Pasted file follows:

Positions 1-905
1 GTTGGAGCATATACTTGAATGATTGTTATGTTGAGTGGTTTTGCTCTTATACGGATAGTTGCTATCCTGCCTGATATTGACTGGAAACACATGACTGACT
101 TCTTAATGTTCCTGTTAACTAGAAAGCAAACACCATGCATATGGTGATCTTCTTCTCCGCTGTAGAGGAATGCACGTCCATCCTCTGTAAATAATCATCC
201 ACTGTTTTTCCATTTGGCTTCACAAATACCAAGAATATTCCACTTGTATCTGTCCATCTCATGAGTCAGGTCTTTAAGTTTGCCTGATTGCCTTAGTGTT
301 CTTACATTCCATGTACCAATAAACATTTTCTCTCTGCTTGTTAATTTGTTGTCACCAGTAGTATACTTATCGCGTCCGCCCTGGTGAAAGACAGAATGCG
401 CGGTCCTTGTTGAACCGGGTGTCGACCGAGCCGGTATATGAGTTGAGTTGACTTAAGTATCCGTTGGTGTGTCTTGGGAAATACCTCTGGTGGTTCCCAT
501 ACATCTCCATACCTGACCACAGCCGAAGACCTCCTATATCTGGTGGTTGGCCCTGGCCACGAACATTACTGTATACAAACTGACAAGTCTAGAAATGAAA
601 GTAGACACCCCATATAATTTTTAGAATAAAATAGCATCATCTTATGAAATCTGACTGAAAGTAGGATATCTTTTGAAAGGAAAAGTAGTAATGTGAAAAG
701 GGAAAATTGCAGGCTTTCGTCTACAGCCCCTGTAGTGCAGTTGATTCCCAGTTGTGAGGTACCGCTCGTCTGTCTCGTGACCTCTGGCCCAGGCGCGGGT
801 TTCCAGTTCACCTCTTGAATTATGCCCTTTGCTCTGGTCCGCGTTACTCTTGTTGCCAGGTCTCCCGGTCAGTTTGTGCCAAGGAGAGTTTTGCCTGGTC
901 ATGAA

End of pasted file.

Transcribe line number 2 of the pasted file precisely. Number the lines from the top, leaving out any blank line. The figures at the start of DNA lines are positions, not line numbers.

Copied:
1 GTTGGAGCATATACTTGAATGATTGTTATGTTGAGTGGTTTTGCTCTTATACGGATAGTTGCTATCCTGCCTGATATTGACTGGAAACACATGACTGACT